I've heard the stories. You know, the ones where a guy who is dying of cancer rents a ton of funny movies, spends hours a day laughing, and miraculously, he's cured.
I've worked in hospitals throughout my career as a speech pathologist, and I have seen, first hand, how a strong support system, a determined spirit, and a positive attitude can make all the difference in bouncing back and healing from major stuff. MAJOR stuff, like brain surgery and stroke.
I've read about the people who take naps and have pets have lower blood pressure, less cardiovasular issues, and all around live longer. Happy people with happy dogs.
I'm wondering if any of this applies to me. And PKD.
Obviously, a positive attitude is key in dealing with any chronic disease. We have so little control over where our body takes us, but we always have control over how it will affect us emotionally. Ok, maybe not intially when we often feel like news we get is equal to a 2x4 to the gut, but overall, long term, our attitude is one thing we can control. And a positive one only makes life more pleasant, which everybody appreciates.
But I'm wondering about the other stuff--the laughter, the determined spirit, and even the visualization therapy I've come across somewhere. You know, where you visualize something working better in your body, or you visualize a cancer tumor shrinking, or you visualize neural pathways regenerating to overcome paralysis. I have done virtually no research on the subject, but I'm sure if I Google "visualization healing", I'd come up with all kinds of stories.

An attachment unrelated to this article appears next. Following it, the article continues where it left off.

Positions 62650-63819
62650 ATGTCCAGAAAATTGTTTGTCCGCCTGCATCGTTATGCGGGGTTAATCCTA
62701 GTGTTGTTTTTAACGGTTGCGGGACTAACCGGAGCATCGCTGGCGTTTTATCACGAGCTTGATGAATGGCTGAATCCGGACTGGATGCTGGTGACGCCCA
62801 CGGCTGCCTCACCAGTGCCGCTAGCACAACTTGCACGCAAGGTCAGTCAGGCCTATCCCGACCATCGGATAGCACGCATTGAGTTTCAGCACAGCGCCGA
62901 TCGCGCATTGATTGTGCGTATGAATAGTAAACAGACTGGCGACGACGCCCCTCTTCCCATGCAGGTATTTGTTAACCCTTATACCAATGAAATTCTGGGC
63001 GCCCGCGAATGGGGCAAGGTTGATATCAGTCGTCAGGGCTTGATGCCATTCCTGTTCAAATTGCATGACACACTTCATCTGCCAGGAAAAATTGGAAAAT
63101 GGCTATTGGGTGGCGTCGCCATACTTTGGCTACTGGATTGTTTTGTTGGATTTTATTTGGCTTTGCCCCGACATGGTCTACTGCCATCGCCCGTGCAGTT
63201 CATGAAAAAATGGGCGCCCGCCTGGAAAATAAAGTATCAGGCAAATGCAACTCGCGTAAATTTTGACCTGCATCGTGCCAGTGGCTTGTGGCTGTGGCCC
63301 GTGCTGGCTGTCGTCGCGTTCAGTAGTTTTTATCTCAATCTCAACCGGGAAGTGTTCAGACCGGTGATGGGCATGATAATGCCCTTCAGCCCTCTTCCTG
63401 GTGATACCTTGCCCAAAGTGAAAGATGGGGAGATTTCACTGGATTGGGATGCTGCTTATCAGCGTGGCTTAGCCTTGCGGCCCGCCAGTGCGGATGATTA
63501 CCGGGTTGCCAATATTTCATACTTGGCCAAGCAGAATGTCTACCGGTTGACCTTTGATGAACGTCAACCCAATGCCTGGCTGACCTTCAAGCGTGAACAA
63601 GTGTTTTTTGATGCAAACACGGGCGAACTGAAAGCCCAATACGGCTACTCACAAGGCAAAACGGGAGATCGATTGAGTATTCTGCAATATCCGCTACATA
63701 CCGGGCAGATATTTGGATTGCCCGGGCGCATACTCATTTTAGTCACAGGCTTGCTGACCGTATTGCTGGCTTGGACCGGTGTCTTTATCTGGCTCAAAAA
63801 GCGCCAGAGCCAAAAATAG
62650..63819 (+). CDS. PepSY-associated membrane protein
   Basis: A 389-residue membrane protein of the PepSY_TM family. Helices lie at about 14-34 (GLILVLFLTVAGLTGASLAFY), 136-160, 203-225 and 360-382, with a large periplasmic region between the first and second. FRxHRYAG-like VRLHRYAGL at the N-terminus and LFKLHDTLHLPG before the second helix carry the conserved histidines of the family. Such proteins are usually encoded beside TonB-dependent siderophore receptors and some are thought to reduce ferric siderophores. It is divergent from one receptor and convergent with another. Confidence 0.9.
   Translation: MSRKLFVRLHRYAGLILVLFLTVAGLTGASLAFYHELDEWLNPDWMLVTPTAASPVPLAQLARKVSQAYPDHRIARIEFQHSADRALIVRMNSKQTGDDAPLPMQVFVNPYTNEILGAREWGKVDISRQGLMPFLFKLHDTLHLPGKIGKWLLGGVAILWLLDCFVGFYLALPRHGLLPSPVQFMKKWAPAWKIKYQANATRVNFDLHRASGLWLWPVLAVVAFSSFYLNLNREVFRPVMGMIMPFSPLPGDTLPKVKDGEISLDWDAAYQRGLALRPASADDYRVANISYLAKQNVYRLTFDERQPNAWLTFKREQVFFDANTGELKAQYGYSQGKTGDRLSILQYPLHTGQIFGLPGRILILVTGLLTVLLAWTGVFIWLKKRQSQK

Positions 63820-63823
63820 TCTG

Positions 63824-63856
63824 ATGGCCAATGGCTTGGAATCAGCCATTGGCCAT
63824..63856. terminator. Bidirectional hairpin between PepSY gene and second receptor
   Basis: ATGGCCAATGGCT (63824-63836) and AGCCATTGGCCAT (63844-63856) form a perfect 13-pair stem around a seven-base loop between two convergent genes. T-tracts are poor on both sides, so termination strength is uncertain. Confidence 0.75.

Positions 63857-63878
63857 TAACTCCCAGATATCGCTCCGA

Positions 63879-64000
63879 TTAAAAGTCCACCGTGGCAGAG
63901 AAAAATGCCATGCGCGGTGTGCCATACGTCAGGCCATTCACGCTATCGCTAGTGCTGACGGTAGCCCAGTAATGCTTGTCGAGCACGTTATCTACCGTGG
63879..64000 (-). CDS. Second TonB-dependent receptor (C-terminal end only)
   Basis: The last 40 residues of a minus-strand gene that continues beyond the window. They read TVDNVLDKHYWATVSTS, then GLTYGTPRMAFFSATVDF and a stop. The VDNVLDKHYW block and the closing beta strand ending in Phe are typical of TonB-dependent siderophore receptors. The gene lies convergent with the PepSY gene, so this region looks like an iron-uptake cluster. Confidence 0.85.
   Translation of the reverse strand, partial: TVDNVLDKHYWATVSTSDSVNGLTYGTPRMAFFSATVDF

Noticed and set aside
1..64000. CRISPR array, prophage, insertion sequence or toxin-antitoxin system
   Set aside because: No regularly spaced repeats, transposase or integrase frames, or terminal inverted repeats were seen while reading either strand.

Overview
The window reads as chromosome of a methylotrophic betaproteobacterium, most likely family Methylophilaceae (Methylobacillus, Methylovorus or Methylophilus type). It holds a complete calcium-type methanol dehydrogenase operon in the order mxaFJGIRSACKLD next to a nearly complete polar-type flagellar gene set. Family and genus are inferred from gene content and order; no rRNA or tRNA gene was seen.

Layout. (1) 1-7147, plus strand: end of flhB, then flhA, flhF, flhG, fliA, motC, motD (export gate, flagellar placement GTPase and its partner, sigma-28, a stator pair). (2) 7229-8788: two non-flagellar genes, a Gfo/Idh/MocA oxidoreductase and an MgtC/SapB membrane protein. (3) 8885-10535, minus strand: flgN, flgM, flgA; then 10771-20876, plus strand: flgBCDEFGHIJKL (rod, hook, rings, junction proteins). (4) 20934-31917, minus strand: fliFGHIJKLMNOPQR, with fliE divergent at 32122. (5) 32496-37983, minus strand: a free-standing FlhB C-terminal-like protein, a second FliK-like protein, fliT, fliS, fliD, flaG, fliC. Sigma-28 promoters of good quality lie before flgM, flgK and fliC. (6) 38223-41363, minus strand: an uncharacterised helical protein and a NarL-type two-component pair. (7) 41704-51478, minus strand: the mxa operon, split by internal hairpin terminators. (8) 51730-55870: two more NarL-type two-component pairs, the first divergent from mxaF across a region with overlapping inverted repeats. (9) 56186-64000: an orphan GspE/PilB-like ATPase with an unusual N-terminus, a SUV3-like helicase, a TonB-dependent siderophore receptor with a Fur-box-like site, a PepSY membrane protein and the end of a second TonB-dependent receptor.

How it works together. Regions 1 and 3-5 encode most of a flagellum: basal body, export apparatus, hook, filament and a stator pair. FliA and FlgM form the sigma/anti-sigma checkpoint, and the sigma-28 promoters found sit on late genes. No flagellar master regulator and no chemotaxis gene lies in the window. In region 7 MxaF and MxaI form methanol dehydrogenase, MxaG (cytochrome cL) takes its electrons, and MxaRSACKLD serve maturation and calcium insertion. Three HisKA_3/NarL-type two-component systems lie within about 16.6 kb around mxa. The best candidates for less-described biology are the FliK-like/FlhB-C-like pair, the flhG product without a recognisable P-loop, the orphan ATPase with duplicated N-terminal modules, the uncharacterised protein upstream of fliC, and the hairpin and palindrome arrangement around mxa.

And who am I to say that it's just a bunch of bunk?
Can patients of PKD approach our disease with the same kind of perspective of somebody with cancer, or a brain tumor, or paralysis? Or are we part of something different, more akin to, say, diabetes or MS? I've never heard anybody say that laughter could get rid of high sugar levels. Maybe I'm just running in the wrong crowds, though.
At the PKD conference last summer, during Q&A I asked the doctors if they had had any experience or anecdotal evidence of success with alternative therapies. As you might expect, most of the doctors scoffed at such a suggestion, except for the doctor who had recommended acupuncture as a way of alleviating symptomatic pain. This particular doctor, however, was quick to point out that acupuncture is a highly regulated field and has been clinically proven to alleviate pain. Translation: your insurance would cover it. Enough said.
The nutritionist piped in with some helpful websites, but even some of that information conflicted with other websites, and the whole thing leaves me scratching my head just a bit. And then somebody always says, "Well, if any of this stuff actually WORKED, don't you think we'd all be USING it already?"
Maybe. Maybe not.
Has anybody out there had success with alternative therapies? What do y'all think about some of the stuff we hear about that is, well, quite frankly, just a little bit out there and different? I know most people have modified their diets to try and slow down progression of PKD, and I'm totally all about that. But can the mind be as powerful a tool for healing for PKD as it has been reported to be for other ailments?
Just a thought.